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Dec 1, 2009 | Insights

Using Key Financial Indicators

Key indicators are metrics and ratios that help assess the financial and operational health of your organization.What you measure depends on what your organization does and how it is structured.

The goal of using indicators is to develop ways of looking at your organization through your financial as well as operational results that help you assess whether you are fiscally healthy and whether you are adhering to strategic, mission-driven targets.

To identify your key indicators, start with the following:

  • Review your most recent annual financial statements and compare one quarter to the next.
  • Look at margins: This will give you a better sense of trends than looking at raw numbers alone. 
    • net surplus
    • program costs as a percentage of revenue
    • general operations as a percentage of revenue
    • staffing costs as a percentage of total expenses
  • Assess your revenues and expenses in terms of what you do: the number of clients you have helped, the cost per client to deliver your services. This will help you think about your financial condition as it relates to your operations and programmatic work.
  • Make sure to look at your balance sheet and cash flows as well as your statement of activities. It is essential to maintain control over your daily cash balances, investments, and debt and credit balances. You should review these amounts relative to each other and also relative to your annual budget. You should have two to three months cash saved or accessible to cover unanticipated shortfalls.
  • Pay particular attention to seasonal fluctuations.

Organize Your Key Indicators into a Performance Dashboard

Once you begin to look at your financial and operational data, patterns and trends will start to emerge. Identify the top 10 or 12 data points and metrics that you think are most likely to be leading indicators; that is, those most likely to predict changes before they occur. For example, if you rely on a mix of public grants, individual donations and fund-raising revenues, you should look at these amounts relative to each other rather than in the aggregate or you may miss a shift in the balance between the 3 that should indicate either attention need to restore balance or the need for a strategic shift in generating revenues.

Your dashboard should be 1 and not more than 2 pages and should be prepared in Excel or another spreadsheet product. This way you can automate calculations and incorporate information from your accounting system.

You should produce a dashboard at least quarterly, and potentially monthly. Once you have used the dashboard for a year, review the metrics you have included to see whether they are generating useful information. If not, replace them with something else, but give it enough time to see whether trends are emerging.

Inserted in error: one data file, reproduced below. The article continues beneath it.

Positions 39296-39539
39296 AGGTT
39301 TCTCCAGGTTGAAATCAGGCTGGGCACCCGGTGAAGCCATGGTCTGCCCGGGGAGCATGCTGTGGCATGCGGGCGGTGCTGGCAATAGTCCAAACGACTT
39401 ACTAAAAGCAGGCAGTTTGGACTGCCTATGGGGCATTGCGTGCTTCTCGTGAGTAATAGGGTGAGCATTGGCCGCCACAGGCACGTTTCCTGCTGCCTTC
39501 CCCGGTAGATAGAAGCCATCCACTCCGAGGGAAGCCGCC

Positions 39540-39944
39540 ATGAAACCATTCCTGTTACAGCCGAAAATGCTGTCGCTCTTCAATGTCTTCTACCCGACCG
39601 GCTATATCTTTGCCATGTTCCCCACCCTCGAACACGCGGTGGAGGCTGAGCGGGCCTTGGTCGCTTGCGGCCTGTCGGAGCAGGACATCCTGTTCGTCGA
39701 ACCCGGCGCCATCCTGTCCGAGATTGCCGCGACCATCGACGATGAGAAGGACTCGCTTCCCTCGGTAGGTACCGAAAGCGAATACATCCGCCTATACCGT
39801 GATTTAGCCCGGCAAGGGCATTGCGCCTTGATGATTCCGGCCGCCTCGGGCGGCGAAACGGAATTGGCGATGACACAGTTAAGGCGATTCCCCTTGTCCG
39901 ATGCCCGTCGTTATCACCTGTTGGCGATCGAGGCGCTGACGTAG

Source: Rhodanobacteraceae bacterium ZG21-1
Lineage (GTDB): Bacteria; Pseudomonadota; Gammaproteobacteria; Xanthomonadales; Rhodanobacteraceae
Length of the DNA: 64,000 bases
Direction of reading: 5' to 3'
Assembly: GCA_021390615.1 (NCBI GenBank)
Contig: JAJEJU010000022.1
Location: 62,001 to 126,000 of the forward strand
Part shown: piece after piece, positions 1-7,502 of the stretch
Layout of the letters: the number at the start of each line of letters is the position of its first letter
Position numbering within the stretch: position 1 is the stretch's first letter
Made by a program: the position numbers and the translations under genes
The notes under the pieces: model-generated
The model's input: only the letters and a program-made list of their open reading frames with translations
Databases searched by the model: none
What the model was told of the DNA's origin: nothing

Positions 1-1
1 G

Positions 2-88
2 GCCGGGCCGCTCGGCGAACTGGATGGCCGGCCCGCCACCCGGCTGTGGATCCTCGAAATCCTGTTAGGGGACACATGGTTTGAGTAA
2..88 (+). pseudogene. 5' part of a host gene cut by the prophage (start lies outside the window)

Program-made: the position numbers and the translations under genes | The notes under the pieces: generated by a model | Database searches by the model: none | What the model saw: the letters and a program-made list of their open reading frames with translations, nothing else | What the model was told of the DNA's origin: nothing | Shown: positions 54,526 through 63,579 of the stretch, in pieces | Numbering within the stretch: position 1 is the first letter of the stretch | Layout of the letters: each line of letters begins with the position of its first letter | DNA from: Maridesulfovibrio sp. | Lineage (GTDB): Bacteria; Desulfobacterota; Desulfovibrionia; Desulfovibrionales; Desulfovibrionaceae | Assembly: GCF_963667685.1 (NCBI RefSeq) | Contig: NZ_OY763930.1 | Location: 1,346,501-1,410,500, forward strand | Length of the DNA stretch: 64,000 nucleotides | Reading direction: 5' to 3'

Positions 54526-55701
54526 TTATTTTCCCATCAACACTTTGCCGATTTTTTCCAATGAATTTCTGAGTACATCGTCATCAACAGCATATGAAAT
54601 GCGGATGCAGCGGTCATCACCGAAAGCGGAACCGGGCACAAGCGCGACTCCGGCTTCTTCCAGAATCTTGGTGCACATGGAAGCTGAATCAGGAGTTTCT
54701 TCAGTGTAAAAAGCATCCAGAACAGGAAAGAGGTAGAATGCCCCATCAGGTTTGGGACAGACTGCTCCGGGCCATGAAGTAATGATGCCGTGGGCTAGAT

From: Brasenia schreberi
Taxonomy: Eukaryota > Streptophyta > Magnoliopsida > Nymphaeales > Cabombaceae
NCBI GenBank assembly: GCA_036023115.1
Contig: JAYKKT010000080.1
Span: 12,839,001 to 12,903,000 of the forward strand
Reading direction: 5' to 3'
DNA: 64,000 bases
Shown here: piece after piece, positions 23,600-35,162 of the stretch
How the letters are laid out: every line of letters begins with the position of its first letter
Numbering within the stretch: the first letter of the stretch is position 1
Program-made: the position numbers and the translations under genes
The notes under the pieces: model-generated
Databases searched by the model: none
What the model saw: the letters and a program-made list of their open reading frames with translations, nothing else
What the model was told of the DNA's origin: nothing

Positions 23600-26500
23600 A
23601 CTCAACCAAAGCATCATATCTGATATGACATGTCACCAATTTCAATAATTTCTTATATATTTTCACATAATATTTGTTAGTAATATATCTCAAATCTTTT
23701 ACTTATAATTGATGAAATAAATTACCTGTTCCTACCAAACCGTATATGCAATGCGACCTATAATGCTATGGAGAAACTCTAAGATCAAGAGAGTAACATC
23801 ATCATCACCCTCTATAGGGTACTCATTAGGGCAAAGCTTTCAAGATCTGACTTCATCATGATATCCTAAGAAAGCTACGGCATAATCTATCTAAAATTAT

If you have the capacity to run regressions, you can also look for relationships between different variables to add a deeper level of sophistication to your analysis.

Share Your Metrics Organization-wide

One lost opportunity for many nonprofits is in sharing financial projections and results. While the mission may be the driving force of an organization, the finances are an essential component to fulfilling the mission and attaining goals. Developing a shared understanding of the finances definitely helps organizations set priorities, grow and also manage through difficult periods.

Both the staff and the board should understand and be familiar with core financial data. This usually includes high-level budget numbers, revenues by major source, and current year budget versus historical performance. The dashboard can – and should – be shared as well, but may need to be adjusted if it contains sensitive information for senior management and board review only. Review of the dashboard and financial performance should be done regularly, and at least quarterly.

If your organization has department-level budgets and dashboards, the above should hold true at the department level. Without sharing this information, it is difficult to hold staff accountable for financial performance; and without a sense of accountability, it is easy to lose sight of slipping financial performance.

Codify Financial Practices

Make sure your nonprofit has a Finance Operations Manual that clearly lays out practices, timeframes and responsibilities. A potential outline would include the following sections:

  • Financial Principals
  • Budgeting
  • Accounting System Design and Maintenance
  • Strategic Planning and Finance Initiatives
  • Financial Reporting
  • Accounting Operations (e.g. Segregation of Duties, Period Closings, Annual Review, etc.)

Final Rules of Thumb

Keep it Simple

Keep everything from your accounting system design to dashboards to reports simple and add complexity as you identify a need for it. It is easier to add detail and harder to simplify things.

Avoid Garbage In = Garbage Out

Pay attention to the quality and consistency of data management and entry. You can only rely on data for making decisions if it is top quality.

Don’t Buy Into the Notion that Numbers and the “Bottom Line” Don’t Matter

Today’s nonprofits have introduced many concepts from the business world and generally to good effect. Among these practices is attention to the bottom line. Achieving an operating surplus is the most reliable engine for growth and planned growth can only occur if an entity can operate more efficiently than break even.

Meave O'Marah led a training on nonprofit finance in September 2009, as part of TSNE's Capacity Building Training Series. Here she shares some pointers from the training.